Thursday, December 06, 2007

Mitt Romney is no JFK. His speech was better.

What do we think of Mitt Romney's speech on faith and politics? People are comparing it to JFK's speech to the Houston Baptists in 1960, but it's very different. Kennedy spoke at a different time, but, for ours, Romney's is far more profound.

Kennedy went to great lengths to essentially say that his faith was a private thing, unlikely to affect anything that he did in public life. I am unconvinced that was or could be true, but it may have been in keeping with a time that had not yet learned what the "absolute separation" of religion and public life would mean.

Romney did not make the same claim. Faith, he said, is important. But what is important, in politics, is the way in which faith informs public life, i.e., how it impacts temporal policies. He acknowledges that it does. But Romney says that his Mormonism, in that regard, is within the best tradition of the Abrahamic faiths. It says things about the value of all human beings and the value of freedom that are ultimately consistent with what most of us believe.

What I find odd about the reaction to this is the extent to which some people, who could care less about contentions regarding a God in which they do not believe, want to say that Mormon views about the nature of the reality we cannot see (and which they think is not there) differs from those of mainstream Christianity. So we see atheist bloggers on the HuffPo getting into debates about the nature of Christ that we have not seen since Nicea. Don't you see, they claim, he is theologically unsound

You know what? I think he is. You know that else? It doesn't matter. People can believe all sorts of things about the nature of God, but if the distillation of that into how we live today is consistent, then we can, despite our theological differences, make common cause.

There has been some criticism about the lack of a nod to those who do not believe. During Backstory on WMCS last night, my colleague Dave Berkman tried to argue that Romney was saying that atheists ought to be excluded from the political process. (Ironically, Dave went on to argue that people of faith should keep it entirely out of politics, even, at my instigation, criticizing Martin Luther King for being too religious.) After the show,Dave sent me an e-mail mentioning similar criticism by Keith Olberman.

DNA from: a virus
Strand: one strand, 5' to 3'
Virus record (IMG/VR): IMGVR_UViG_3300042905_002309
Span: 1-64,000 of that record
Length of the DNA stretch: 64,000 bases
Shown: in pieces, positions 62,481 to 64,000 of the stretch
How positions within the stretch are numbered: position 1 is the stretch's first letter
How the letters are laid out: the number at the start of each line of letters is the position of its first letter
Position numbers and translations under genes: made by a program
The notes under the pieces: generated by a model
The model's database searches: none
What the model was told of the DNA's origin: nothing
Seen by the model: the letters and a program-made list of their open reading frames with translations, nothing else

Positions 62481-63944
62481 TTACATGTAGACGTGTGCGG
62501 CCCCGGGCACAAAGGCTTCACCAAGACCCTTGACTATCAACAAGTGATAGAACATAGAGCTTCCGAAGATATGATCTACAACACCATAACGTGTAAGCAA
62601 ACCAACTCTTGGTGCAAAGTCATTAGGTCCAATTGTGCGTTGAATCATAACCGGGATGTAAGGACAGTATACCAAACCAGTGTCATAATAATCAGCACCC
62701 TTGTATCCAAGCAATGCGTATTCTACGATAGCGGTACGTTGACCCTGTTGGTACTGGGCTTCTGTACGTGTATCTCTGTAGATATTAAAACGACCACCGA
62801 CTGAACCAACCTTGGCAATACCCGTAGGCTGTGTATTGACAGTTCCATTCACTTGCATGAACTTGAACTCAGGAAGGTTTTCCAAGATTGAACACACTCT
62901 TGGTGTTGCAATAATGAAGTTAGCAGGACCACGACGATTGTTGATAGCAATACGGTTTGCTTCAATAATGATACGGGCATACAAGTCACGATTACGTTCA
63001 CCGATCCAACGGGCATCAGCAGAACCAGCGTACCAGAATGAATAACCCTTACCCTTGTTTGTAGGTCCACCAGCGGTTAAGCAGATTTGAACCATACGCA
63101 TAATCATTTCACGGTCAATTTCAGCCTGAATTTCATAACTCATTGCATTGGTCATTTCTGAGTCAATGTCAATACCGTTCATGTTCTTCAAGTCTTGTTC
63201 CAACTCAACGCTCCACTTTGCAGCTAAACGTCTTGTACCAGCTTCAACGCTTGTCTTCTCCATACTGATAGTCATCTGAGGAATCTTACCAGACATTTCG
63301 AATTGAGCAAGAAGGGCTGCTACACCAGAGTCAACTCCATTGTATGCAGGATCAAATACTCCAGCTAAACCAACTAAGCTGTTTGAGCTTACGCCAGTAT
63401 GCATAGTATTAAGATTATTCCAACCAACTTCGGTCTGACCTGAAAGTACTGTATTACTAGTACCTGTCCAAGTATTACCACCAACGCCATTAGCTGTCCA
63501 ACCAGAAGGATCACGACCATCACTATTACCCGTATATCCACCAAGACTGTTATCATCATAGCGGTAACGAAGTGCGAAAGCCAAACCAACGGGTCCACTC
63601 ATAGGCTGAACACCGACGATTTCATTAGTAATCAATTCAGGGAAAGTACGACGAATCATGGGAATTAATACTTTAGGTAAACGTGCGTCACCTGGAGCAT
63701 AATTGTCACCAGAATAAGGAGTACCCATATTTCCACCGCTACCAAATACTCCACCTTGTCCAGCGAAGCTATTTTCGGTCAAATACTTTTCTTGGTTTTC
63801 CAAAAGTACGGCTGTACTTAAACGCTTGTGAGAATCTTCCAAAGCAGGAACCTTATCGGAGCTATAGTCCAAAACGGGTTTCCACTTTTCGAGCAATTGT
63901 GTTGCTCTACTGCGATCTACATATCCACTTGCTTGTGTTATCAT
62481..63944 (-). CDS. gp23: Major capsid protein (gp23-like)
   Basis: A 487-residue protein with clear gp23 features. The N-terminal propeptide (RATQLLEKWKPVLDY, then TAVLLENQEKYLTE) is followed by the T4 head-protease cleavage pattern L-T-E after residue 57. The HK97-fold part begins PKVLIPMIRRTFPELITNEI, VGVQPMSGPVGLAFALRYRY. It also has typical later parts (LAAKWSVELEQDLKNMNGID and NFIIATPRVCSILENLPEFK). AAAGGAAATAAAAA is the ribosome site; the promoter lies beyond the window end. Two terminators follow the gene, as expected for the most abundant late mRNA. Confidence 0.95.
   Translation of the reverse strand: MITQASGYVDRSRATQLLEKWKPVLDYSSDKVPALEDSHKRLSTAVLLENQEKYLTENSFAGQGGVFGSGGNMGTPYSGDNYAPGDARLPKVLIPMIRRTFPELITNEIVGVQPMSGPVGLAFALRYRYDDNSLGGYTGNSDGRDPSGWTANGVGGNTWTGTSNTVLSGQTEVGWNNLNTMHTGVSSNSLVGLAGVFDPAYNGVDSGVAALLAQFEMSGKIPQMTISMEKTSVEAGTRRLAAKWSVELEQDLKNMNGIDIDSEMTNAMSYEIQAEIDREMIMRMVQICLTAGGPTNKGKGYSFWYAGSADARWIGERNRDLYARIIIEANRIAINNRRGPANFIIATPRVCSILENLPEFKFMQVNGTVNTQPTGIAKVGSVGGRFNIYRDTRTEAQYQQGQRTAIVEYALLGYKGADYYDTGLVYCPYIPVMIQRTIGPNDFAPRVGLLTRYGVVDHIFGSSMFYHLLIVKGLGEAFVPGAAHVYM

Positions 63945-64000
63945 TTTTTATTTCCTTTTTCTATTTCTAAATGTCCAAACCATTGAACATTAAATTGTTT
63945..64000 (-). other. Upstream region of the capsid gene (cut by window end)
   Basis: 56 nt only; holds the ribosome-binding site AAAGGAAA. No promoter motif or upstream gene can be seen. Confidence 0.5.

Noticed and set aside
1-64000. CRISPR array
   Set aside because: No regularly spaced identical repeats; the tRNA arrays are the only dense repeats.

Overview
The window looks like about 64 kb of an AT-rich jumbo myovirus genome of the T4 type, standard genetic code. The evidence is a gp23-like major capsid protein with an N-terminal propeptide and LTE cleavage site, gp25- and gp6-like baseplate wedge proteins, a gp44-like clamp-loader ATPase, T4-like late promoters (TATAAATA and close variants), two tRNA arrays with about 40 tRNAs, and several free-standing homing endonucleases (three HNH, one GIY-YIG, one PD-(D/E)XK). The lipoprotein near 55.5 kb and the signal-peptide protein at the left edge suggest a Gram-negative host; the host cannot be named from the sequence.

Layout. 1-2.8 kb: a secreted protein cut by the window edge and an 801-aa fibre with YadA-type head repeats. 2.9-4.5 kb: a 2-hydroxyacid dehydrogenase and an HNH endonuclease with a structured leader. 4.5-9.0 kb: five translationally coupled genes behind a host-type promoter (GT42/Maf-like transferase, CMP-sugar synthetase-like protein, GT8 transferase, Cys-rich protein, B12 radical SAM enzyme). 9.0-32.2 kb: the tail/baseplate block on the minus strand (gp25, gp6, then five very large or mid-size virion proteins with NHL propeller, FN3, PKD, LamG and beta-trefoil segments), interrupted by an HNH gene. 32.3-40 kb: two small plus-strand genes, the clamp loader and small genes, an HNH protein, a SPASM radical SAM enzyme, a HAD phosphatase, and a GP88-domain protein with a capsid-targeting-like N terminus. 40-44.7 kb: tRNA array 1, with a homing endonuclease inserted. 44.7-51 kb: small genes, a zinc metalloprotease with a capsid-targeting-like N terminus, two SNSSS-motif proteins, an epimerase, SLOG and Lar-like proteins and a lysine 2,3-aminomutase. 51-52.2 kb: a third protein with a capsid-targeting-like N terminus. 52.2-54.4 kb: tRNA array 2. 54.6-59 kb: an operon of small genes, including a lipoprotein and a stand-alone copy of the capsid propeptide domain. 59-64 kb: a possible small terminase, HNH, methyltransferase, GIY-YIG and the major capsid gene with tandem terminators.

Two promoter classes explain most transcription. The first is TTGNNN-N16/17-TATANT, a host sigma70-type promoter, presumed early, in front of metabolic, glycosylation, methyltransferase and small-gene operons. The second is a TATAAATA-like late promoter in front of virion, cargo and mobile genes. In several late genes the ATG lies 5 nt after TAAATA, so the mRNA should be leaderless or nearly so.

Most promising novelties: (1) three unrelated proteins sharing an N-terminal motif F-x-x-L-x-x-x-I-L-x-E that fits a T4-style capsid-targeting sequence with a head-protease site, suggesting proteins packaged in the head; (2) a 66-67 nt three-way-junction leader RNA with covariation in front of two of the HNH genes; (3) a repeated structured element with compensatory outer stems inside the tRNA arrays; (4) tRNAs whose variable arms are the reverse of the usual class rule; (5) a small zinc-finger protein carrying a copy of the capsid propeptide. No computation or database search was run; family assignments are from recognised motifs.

We are so used to the idea that political speeches have to throw a bone to each and every potentially offended party that his failure to do so draws attention. Romney did not say atheists should be excluded from anything. What he did do is claim that faith informs reason and that faith requires religious liberty. Implicit in that is the freedom not to believe.

Finally, some have said that he attacked Islam. Actually, that is a bone that he did throw. But he also pointed out the obvious. There is a problem in the world that is rooted in a theocratic interpretation of Islam. Calling intention to that is not an attack on all Muslims.

3 comments:

Jim C. said...

Then there's , who offers a sounder opinion:

When this country was founded, James Madison envisioned a noisy public square with different religious denominations arguing, competing and balancing each other’s passions. But now the landscape of religious life has changed. Now its most prominent feature is the supposed war between the faithful and the faithless. Mitt Romney didn’t start this war, but speeches like his both exploit and solidify this divide in people’s minds. The supposed war between the faithful and the faithless has exacted casualties.